(10)Subsections (4), (5)(a) and (8) apply in relation to an interim order as they apply in relation to a seizure order.

(11)In subsection (2)(a), an “inspector” is a person—

(a)appointed as inspector by the Scottish Ministers, or authorised by them, for the purposes of this section, or

(b)appointed as inspector by a local authority for the purposes of this section.

(12)In subsection (11)(b), a “local authority” means a council constituted under section 2 of the Local Government etc. (Scotland) Act 1994 (c. 39).

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Annotations are used to give authority for changes and other effects on the legislation you are viewing and to convey editorial information. They appear at the foot of the relevant provision or under the associated heading. Annotations are categorised by annotation type, such as F-notes for textual amendments and I-notes for commencement information (a full list can be found in the Editorial Practice Guide). Each annotation is identified by a sequential reference number. For F-notes, M-notes and X-notes, the number also appears in bold superscript at the relevant location in the text. All annotations contain links to the affecting legislation.

Commencement Information

I3S. 48 in force at 12.12.2007 by S.S.I. 2007/519, art. 2

49Appeals against deprivation orders and seizure ordersS

(1)Any deprivation order is, for the purposes of any appeal under the Criminal Procedure (Scotland) Act 1995 (c. 46), to be treated as a sentence.

(2)Where a deprivation order is made, any person (apart from a person who may appeal against the order by virtue of subsection (1)) who has an interest in any animal to which the order applies may appeal to the [F1Sheriff Appeal Court] against the order by the same procedure as applies under subsection (1) in relation to a deprivation order.

(3)The disqualified person by reference to whom a seizure order is made, or any person (apart from that disqualified person) who entered the process prior to the making of the order, may appeal to the sheriff principal against the order.

(4)The operation of any deprivation order or seizure order is suspended until—

(a)any period for an appeal against the order has expired,

(b)the period for an appeal against the conviction on which the order depends has expired, and

(c)any appeal against the order or that conviction has been withdrawn or finally determined.

(5)Where the operation of a deprivation order or seizure order is suspended under subsection (4), or such an order is not executable because decree has not been extracted, the court which made the order may make an order under this subsection (an “interim order”) containing such provisions as the court considers appropriate in relation to the keeping of an animal for so long as the first-mentioned order remains suspended or inexecutable.

(6)An interim order may, in particular—

(a)make provision—

(i)appointing a person who is to secure that the order is carried out,

(ii)requiring any person possessing an animal to which the order applies to give it up to a person appointed under sub-paragraph (i),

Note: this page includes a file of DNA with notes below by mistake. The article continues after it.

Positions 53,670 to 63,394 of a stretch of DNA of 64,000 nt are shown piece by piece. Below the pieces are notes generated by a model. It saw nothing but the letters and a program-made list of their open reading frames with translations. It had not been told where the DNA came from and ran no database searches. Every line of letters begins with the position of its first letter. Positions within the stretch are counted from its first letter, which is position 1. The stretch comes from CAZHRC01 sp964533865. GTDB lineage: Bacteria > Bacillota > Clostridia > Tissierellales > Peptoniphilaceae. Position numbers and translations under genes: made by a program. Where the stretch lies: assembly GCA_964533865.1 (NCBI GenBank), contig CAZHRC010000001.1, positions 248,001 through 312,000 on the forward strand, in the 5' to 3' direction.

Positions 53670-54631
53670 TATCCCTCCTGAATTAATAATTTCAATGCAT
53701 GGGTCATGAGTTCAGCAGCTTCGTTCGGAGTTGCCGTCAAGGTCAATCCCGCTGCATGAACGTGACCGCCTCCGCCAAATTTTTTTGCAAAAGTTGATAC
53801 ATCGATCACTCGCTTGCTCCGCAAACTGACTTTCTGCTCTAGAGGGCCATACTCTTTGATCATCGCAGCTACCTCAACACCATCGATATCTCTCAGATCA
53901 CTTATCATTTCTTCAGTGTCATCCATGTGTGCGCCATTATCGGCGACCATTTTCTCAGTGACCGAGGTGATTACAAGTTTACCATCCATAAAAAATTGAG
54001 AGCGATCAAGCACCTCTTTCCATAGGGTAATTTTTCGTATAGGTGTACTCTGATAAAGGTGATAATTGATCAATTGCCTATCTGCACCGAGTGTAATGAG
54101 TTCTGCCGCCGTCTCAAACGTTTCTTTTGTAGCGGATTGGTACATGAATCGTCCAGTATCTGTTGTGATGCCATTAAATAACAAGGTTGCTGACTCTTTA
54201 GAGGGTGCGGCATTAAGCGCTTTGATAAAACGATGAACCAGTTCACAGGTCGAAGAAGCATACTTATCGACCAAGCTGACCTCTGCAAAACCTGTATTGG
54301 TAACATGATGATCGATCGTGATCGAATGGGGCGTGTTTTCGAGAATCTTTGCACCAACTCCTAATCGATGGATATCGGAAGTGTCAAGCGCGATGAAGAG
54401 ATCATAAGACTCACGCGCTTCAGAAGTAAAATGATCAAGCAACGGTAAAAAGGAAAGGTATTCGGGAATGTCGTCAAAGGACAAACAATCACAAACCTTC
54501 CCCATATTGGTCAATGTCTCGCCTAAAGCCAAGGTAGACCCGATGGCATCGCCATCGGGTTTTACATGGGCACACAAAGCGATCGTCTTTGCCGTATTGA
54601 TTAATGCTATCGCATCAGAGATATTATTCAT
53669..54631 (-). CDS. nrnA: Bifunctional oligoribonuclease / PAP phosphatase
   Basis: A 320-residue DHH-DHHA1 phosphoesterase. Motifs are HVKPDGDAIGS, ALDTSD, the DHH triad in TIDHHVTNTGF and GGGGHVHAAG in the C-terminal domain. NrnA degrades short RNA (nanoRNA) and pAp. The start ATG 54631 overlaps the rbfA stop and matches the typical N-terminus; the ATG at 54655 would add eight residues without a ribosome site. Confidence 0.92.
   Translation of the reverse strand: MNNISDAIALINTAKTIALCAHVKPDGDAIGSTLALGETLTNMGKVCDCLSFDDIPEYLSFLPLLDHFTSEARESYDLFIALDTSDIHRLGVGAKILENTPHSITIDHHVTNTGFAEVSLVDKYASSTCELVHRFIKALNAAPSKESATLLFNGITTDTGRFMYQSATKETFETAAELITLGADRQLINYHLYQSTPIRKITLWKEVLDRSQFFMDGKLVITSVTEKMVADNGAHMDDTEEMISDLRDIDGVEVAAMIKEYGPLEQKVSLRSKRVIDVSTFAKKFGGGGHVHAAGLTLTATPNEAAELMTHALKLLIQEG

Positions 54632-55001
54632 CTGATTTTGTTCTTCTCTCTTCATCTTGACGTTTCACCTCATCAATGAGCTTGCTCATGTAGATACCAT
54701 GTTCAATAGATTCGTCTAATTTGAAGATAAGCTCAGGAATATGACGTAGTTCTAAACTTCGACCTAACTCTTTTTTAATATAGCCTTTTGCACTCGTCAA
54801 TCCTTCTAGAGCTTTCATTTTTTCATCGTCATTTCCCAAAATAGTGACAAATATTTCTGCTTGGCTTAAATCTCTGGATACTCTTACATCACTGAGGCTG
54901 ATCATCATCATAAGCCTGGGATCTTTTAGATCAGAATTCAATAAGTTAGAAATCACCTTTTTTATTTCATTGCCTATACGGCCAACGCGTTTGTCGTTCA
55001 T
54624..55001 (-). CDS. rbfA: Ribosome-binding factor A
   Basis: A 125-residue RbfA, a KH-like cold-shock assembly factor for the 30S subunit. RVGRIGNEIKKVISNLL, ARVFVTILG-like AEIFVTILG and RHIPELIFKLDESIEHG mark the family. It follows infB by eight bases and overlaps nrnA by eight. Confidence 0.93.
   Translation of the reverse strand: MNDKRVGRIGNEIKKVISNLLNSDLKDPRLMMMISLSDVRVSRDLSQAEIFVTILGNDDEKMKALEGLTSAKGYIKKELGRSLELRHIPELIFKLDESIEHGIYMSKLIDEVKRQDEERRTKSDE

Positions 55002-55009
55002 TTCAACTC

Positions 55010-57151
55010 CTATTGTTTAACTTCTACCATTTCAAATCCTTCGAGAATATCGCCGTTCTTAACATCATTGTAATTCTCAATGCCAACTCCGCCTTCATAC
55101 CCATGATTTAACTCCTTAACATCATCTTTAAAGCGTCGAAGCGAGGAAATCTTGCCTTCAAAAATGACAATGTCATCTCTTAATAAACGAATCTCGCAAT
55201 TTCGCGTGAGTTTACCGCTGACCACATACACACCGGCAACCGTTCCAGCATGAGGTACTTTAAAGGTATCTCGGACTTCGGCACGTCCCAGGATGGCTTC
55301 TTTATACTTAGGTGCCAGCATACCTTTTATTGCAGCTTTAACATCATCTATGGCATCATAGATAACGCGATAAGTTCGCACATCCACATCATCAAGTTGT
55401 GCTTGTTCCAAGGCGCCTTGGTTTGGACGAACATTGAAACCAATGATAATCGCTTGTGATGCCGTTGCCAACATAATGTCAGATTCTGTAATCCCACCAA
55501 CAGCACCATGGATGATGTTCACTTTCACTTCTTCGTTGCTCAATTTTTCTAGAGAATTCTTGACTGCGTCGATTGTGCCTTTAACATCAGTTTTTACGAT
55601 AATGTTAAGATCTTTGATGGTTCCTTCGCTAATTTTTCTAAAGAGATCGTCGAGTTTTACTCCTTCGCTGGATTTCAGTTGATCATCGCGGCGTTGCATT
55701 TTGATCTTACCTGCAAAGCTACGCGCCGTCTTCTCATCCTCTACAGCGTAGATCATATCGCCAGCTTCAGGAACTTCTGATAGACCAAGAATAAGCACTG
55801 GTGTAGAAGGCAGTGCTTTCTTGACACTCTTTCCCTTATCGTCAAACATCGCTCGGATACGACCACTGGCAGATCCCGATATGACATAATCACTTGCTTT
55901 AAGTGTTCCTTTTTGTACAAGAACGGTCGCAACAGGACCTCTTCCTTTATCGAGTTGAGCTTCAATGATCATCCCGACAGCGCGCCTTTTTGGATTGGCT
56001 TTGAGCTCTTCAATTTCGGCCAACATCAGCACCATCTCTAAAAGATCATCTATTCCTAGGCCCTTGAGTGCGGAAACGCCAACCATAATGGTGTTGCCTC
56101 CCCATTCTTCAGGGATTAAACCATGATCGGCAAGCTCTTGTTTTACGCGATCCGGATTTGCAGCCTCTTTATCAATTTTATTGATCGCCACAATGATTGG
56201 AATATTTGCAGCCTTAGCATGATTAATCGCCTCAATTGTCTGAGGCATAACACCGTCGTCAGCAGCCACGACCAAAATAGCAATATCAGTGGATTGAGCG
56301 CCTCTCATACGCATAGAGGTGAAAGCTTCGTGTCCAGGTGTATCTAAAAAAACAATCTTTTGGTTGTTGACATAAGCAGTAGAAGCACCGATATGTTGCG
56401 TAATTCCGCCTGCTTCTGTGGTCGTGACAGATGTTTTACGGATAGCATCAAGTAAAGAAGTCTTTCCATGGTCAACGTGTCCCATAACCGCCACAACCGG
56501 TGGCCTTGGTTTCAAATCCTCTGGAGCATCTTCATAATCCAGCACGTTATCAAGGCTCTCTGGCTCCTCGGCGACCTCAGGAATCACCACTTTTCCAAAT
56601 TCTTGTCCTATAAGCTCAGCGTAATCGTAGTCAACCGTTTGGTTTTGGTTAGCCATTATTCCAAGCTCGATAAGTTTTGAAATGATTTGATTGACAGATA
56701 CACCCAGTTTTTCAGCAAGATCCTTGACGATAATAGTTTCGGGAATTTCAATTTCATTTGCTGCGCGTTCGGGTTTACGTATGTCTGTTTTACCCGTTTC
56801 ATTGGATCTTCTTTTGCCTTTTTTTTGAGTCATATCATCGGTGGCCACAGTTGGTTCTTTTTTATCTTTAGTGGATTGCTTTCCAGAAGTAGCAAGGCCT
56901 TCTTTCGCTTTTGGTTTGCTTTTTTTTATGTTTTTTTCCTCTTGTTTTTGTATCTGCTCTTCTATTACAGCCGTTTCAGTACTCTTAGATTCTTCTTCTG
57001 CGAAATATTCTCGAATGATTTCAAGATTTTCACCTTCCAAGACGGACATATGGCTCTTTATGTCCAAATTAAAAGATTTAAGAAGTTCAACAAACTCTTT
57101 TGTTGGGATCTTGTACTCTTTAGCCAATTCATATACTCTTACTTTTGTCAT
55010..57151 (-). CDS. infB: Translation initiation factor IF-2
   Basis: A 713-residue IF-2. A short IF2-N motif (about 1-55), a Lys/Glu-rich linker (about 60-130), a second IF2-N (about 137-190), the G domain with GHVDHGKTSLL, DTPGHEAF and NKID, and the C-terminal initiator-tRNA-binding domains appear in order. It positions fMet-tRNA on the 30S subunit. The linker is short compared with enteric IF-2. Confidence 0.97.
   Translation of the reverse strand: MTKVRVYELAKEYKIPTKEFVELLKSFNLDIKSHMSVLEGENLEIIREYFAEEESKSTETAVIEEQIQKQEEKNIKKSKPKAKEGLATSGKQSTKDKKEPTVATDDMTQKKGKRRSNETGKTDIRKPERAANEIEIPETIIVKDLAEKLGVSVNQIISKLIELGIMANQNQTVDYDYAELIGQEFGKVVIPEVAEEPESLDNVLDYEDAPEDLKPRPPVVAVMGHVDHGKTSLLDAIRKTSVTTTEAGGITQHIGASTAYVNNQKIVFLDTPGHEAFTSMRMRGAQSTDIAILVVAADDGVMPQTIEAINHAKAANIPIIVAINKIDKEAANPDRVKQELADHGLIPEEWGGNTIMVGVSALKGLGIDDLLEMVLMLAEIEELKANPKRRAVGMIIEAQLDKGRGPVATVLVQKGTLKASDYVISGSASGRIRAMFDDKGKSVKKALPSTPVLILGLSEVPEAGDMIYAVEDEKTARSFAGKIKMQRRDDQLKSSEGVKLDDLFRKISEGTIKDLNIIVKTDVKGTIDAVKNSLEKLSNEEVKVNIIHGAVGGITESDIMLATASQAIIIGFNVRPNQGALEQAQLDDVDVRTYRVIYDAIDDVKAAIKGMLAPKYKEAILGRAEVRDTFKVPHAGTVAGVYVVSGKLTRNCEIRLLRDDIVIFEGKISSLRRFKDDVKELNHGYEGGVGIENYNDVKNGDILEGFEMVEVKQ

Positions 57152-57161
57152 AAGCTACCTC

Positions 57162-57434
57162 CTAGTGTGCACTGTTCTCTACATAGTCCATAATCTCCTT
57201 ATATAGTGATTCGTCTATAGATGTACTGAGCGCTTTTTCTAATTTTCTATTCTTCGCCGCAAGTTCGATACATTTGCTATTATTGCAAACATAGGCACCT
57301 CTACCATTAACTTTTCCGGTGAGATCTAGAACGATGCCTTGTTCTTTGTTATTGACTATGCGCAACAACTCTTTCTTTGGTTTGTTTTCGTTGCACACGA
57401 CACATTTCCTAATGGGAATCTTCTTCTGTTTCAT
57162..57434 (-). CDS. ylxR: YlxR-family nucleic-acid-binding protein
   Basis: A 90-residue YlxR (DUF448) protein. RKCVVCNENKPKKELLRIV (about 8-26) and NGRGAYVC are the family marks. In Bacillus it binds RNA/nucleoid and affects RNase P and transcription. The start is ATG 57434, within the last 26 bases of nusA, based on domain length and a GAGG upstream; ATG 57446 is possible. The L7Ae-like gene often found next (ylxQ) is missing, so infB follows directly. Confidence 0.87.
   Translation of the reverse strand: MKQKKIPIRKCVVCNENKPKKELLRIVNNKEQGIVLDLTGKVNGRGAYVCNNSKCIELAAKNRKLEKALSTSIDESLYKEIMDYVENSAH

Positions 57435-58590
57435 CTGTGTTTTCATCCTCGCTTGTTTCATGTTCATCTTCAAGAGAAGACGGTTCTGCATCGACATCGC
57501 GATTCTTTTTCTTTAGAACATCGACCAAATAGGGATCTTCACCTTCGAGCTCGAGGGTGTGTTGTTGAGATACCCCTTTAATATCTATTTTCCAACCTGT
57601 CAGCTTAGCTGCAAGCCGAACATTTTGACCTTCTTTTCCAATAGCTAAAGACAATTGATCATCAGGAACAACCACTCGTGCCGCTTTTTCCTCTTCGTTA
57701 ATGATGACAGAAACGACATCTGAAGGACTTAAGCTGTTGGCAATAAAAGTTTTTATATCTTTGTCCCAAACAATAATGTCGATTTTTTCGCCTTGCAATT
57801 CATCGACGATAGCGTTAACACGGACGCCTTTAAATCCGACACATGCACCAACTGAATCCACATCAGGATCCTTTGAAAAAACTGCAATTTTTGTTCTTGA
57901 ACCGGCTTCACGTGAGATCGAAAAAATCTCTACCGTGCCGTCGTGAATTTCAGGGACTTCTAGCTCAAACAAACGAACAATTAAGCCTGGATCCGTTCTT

(b)make provision authorising—

(i)a person appointed under paragraph (a)(i), and

(ii)any person acting on that person's behalf,

to enter, for the purposes of securing that the order is carried out, any premises where an animal to which the order applies is kept,

(c)for reimbursement of any expenses reasonably incurred in carrying out the order.

(7)In determining whether or how to make an interim order, the court must have regard to the desirability of—

(a)protecting the value of any animal to which the order applies, and

(b)avoiding increasing any expenses which a person may be required to reimburse.

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Annotations are used to give authority for changes and other effects on the legislation you are viewing and to convey editorial information. They appear at the foot of the relevant provision or under the associated heading. Annotations are categorised by annotation type, such as F-notes for textual amendments and I-notes for commencement information (a full list can be found in the Editorial Practice Guide). Each annotation is identified by a sequential reference number. For F-notes, M-notes and X-notes, the number also appears in bold superscript at the relevant location in the text. All annotations contain links to the affecting legislation.

Amendments (Textual)

Commencement Information

I4S. 49 in force at 12.12.2007 by S.S.I. 2007/519, art. 2

50Deprivation orders, seizure orders and interim orders: offencesS

(1)Where the operation of a deprivation order is suspended under section 49(4), a person commits an offence if the person sells or otherwise parts with an animal to which the order applies.

(2)A person commits an offence if the person intentionally obstructs a person in the carrying out of—

(a)a deprivation order,

(b)a seizure order,

(c)an interim order under section 48(9) or 49(5).

(3)A person guilty of an offence under subsection (1) or (2) is liable on summary conviction to—

(a)imprisonment for a term not exceeding 6 months, or

(b)a fine not exceeding level 5 on the standard scale,

or to both.

Annotations: Help about Annotation
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Annotations are used to give authority for changes and other effects on the legislation you are viewing and to convey editorial information. They appear at the foot of the relevant provision or under the associated heading. Annotations are categorised by annotation type, such as F-notes for textual amendments and I-notes for commencement information (a full list can be found in the Editorial Practice Guide). Each annotation is identified by a sequential reference number. For F-notes, M-notes and X-notes, the number also appears in bold superscript at the relevant location in the text. All annotations contain links to the affecting legislation.

Commencement Information

I5S. 50 in force at 12.12.2007 by S.S.I. 2007/519, art. 2